- The Washington Times - Sunday, December 31, 2006

Before the obligatory thanks to the fans, the owner and the players, Washington Redskins coach Joe Gibbs — in a moment of rare postgame candor — succinctly summed up the disastrous 5-11 season.

“Long, hard, tough year for us,” Gibbs said after the New York Giants defeated the Redskins 34-28 last night, making 2006 Gibbs’ worst as a coach.

The long, hard, tough year is finally over for Gibbs and the Redskins, a late comeback from 20 points down coming up a touchdown short. While the Giants (8-8) could be headed to the postseason for a second straight year, the Redskins — who also reached the playoffs last season — face days, weeks and months of reflection.

“This is something I would have never thought about,” right guard Randy Thomas said. “It’s going to be a very motivating offseason.”

And, possibly, an offseason of change.

“I’m already, in my mind, thinking about what needs to be done,” Gibbs said. “I’ve got to find a way to do a better job. It’s my responsibility to win games, and we didn’t win games this year.

“I think I know quite a bit about what we want to do.”

Gibbs, whose previous worst season was 6-10 in 2004, is now 21-27 since his return to the Redskins. And with his third season as coach in that tenure complete, his fourth offseason as team president will be crucial if his return to the Redskins will be deemed a success.

One area Gibbs doesn’t need to change is quarterback. Jason Campbell completed the season 2-5 as a starter, but he finished with a solid performance: 21-for-31 for 220 yards and two touchdowns.

But an area in which Gibbs must consider changes is on defense. The Redskins not only set the NFL record for fewest takeaways in a 16-game season (12), but Tiki Barber’s 234 rushing yards were the most allowed by a Redskins team in franchise history

“The first two years, we played exceptional football on defense,” Gibbs said. “We have to find a way to get back to that. … The explosive plays against us are something that’s really bothered us.”

Added defensive end Phillip Daniels: “I just hope we can get back to where we were the last two years. We don’t point fingers around here. When our offense wasn’t putting points up [in 2004], we said if they could get 14 points in any game, we would win. We’ve got to get back to that.

“This year, we fell a long way. I’m embarrassed. You never want to have a record like we have for fewest turnovers. That record sums up the season.”

The Giants (8-8), who won for only the second time in eight games, are on the cusp of the postseason. They need Chicago to defeat Green Bay tonight to clinch. If the Packers win, the playoff berth comes down to strength of victory between the Giants and Packers and that involves several other games.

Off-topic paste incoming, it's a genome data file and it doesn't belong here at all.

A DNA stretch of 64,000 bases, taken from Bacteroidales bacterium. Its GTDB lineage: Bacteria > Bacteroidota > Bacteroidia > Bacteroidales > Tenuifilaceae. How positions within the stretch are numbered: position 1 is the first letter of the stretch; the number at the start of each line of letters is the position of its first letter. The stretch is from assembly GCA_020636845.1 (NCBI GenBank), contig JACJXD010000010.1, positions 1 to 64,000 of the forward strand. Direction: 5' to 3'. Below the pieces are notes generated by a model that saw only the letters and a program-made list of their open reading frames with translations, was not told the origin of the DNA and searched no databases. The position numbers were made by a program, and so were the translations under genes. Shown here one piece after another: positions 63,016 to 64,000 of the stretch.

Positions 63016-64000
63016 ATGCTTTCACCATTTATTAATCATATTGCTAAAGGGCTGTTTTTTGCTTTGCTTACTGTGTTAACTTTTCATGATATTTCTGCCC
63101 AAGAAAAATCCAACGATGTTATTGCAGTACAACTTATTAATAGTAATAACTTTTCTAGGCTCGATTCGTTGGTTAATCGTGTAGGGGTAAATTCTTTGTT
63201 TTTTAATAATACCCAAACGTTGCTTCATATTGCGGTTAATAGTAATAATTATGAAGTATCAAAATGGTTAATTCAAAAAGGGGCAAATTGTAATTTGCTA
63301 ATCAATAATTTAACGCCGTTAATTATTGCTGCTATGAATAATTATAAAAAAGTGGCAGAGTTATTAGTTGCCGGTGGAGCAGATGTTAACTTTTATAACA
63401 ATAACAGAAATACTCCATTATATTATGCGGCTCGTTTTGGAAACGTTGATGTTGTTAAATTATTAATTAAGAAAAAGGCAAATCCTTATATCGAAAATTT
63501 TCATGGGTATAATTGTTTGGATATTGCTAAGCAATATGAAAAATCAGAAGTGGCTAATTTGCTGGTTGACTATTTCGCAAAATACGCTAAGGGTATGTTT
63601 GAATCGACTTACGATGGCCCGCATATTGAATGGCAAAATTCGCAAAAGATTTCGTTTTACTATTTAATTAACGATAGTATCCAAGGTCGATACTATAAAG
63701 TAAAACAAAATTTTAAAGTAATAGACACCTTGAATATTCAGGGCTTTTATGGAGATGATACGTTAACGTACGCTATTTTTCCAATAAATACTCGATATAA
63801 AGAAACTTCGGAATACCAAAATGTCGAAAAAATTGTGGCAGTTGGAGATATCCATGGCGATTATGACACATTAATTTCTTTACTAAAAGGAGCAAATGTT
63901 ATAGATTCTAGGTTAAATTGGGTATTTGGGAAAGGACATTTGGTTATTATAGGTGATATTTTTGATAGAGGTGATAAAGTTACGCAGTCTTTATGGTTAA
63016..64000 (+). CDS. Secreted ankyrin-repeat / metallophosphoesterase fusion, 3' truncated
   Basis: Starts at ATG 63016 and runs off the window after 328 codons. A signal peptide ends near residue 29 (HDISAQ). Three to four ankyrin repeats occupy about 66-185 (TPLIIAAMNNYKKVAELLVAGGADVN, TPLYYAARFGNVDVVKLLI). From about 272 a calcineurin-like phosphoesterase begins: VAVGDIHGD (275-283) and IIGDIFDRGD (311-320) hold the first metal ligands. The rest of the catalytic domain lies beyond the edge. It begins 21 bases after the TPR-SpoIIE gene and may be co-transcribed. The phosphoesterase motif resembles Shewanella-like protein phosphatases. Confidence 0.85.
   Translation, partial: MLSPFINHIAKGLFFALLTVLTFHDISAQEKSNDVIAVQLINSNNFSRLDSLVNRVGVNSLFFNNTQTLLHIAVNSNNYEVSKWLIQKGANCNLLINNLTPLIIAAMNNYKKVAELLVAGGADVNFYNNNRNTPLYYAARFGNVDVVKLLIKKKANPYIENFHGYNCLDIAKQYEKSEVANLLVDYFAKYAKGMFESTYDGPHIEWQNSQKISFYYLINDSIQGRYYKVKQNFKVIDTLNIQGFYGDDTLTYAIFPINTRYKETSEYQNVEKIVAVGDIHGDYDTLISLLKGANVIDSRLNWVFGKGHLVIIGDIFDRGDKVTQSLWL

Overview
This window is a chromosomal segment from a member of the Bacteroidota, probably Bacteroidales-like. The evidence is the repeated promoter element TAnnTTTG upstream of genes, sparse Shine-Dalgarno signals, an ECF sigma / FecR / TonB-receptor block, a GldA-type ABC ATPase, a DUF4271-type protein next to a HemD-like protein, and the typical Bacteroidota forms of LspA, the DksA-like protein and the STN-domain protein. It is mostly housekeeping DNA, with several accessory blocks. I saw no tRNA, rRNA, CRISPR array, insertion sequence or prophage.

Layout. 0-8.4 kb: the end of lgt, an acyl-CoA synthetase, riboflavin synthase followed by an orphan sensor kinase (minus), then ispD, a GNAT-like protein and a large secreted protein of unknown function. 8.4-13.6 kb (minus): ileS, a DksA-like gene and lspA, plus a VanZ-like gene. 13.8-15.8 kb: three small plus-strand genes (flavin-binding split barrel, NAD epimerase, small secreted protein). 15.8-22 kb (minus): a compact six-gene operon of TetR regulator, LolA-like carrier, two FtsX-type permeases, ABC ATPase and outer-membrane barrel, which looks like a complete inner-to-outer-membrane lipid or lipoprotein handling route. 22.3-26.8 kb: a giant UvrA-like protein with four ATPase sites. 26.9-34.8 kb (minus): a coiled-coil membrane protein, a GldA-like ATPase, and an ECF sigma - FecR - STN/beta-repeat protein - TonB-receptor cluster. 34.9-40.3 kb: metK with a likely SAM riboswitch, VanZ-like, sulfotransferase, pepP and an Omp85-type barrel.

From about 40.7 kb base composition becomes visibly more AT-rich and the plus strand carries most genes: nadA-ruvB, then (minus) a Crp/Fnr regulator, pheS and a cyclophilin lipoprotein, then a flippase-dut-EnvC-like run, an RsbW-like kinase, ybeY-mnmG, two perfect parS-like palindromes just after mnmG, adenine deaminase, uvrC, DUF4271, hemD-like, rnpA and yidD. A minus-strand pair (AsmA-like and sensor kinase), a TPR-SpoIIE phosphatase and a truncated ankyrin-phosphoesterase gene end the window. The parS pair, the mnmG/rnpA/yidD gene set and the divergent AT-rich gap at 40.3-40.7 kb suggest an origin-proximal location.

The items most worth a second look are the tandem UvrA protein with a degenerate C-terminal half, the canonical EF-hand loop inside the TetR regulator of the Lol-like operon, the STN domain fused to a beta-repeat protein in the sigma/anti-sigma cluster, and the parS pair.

Barber, playing his last regular season game, scored touchdowns of 15, 55 and 50 yards.

The Giants needed each score. New York jumped to a 27-7 lead, but Campbell led three Redskins scoring drives in the second half and twice got his team to within a touchdown: 27-21 with 9:25 remaining and 34-28 with 3:22 remaining.

Taking over at the Redskins 22 with 2:18 remaining, Campbell threw four consecutive incompletions to end the comeback hopes.

Campbell played well in the second half despite being shaken up late in the second quarter on a hit by the Giants’ Brandon Short.

“I was trying to turn up field and make a play,” Campbell said. “When I tried to cut behind my lineman, I saw their linebacker, and it felt like a helmet to helmet hit. My helmet hit the ground, and I blanked out. Everything went out for five seconds. But as soon as I was running off the field, I wanted to come back to the game.”

It took a 20-point deficit for the Redskins to wake up.

New York built its lead on two field goals by Jay Feely (one set up by a Ladell Betts fumble on the opening series), two touchdown runs by Barber and Eli Manning’s 6-yard pass to Tim Carter.

The Redskins cut the lead to 27-14 when Campbell threw a 7-yard touchdown to Betts on fourth-and-4.

Following a three-and-out by the Giants, the Redskins put together a 9-play, 66-yard drive, capped by T.J. Duckett’s 1-yard touchdown plunge with 9:25 remaining. Campbell completed all four of his passes (for 67 yards) on the possession.

“We got into a rhythm, and I felt like I was on a roll,” Campbell said. “No matter what defense they were playing, it was a situation where I felt we couldn’t be stopped.”

Clinging to a 27-21 lead, Barber scored a 50-yard touchdown with 6:13 remaining. The Redskins responded with 68-yard drive, ended by Campbell’s 1-yard touchdown throw to Mike Sellers.

The Redskins outgained the Giants 393-355. Betts rushed for 92 yards, coming up short in his quest to finish the season with six consecutive 100-yard rushing games.

“I was more worried about the win,” Betts said. “I figured if we got the win, the yards would take care of themselves.”

Now the Redskins begin the process of taking care of the things that plagued them throughout the last four months. To a man, despite the record, the players feel they’re close to contending in the NFC East again. Their final five defeats came by a total of 27 points.

“We just didn’t make enough plays,” left tackle Chris Samuels said. “We lost a lot of close games, the type of games we won last year. That was the difference.”

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